In the past few years, interest in fine art has increased. Keyring Gallery is a sizable gallery with works of numerous local artists. In addition, several stores and the coffee shop, Art & Espresso, hang photos and paintings for sale. Sayadream Studio offers classes to visitors and local residents. They also work closely with the Winnsboro Center for the Arts (WCA) in downtown, managing major exhibits including a Dali event in 2012., Located in a historic building on Market Street, WCA manages to combine art exhibits with the requisite receptions, as well as theater productions. WCA also serves as temporary venue for Crossroads Music Co., while the adjoining building is renovated.
On the first weekend in November, the Winnsboro Fine Art Market (WFAM) is held on Market and Elm streets and features many Texas artists. The 2013 event will mark the fourth year for outdoor WFAM.
Not to be overlooked is the significant number of writers in the area who enjoy the solitude of the country to write their novels and screenplays, as well as photographers and videographers who are documenting life in the “Upper East Side of Texas.”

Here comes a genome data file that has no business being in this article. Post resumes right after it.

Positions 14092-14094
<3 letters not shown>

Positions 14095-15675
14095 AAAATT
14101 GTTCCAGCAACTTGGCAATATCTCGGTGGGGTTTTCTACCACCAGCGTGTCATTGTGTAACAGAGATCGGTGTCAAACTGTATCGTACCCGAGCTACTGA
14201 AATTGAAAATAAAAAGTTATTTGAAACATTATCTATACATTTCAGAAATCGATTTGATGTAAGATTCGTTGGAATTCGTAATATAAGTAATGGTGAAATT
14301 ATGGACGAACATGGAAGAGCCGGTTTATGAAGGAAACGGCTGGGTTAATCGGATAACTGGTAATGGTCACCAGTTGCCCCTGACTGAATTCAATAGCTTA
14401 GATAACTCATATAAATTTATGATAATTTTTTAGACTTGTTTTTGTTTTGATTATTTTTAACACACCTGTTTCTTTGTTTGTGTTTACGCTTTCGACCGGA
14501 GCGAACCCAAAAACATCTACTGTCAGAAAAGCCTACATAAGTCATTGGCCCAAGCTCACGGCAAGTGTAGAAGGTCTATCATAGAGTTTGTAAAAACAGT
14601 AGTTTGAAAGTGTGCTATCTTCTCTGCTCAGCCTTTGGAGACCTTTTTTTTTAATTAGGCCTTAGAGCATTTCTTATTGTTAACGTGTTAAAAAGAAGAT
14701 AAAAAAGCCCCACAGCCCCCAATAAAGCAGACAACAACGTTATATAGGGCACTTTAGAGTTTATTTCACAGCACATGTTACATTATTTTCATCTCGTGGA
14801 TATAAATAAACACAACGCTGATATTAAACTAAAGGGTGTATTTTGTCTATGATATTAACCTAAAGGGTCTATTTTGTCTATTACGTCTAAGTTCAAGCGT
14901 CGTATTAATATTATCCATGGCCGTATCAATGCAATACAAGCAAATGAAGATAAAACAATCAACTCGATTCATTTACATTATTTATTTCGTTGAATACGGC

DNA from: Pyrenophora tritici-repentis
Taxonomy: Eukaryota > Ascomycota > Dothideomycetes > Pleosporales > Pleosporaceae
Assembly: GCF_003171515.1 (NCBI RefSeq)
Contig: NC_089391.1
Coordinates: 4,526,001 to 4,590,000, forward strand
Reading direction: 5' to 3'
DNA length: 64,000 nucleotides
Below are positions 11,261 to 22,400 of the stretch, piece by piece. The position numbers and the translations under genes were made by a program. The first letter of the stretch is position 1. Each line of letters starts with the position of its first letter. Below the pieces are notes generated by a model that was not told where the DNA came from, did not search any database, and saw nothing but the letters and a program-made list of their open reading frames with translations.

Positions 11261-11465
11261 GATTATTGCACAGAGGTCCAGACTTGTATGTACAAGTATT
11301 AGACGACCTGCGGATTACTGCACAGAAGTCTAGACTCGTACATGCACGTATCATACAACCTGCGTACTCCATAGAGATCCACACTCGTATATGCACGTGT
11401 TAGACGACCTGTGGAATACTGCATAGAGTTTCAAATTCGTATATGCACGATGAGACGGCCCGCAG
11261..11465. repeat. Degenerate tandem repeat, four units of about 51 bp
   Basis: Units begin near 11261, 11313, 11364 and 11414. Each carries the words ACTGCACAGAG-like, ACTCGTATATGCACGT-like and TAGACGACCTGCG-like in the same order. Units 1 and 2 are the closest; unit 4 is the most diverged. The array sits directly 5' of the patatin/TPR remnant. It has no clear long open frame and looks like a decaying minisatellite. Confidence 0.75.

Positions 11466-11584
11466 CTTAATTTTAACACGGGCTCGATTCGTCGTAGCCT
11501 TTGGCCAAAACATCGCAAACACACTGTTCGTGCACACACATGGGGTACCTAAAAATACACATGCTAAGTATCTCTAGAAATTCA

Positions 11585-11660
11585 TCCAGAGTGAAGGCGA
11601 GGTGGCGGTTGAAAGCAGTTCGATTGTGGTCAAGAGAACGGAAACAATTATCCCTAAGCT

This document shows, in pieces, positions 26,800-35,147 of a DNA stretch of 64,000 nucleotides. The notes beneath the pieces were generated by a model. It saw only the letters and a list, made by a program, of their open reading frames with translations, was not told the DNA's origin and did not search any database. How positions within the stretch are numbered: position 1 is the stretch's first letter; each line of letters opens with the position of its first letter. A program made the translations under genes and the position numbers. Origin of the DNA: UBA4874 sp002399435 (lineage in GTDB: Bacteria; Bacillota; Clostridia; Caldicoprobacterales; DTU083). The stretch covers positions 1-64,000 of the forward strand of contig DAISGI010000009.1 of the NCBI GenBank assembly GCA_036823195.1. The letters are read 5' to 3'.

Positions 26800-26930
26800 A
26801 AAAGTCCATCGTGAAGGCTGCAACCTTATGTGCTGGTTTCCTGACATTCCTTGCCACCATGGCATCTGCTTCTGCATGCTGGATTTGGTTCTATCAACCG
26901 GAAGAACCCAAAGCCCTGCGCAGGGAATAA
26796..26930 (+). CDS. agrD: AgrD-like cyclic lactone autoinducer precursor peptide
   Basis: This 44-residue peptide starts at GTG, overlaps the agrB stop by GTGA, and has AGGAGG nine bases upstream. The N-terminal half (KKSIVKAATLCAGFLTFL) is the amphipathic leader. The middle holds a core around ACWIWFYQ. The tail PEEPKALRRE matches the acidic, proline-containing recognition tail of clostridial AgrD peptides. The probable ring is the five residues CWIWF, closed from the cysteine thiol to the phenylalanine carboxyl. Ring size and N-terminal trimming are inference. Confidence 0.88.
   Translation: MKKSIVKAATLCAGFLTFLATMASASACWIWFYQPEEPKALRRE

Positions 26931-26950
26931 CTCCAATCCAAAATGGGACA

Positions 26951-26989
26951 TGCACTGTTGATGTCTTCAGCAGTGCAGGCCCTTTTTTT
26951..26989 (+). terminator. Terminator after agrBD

In Winnsboro, everyone is encouraged to either participate or be part of an appreciative audience at the various venues. The downtown Art Walk is held every 3rd Friday, and includes a Fashion Walk with those in costumes for the particular theme: Medieval, Victorian, Steampunk, etc. The theme for February is Mardi Gras. Main Street works with the downtown merchants for monthly Art Walk advertising. These events are getting popular enough to attract out-of-towners to don their attire and drive to Winnsboro.
During the past 10 years of being a Texas Main Street city, Winnsboro has become the destination city it has dreamed of by focusing on preserving and restoring its downtown, retail, arts, entertainment, and restaurants.
Winnsboro has grown from a sleepy town to a vibrant cultural center that draws people from Dallas, Tyler, and other cities. It’s hard to find a parking space on Thursday, Friday, and Saturday nights—it’s a great problem to have!
This post is a modified version of the feature article in Main Street Matters, a monthly newsletter published by our Texas Main Street Program. It is part of a series of case studies that highlight successful initiatives and events of Texas Main Street cities.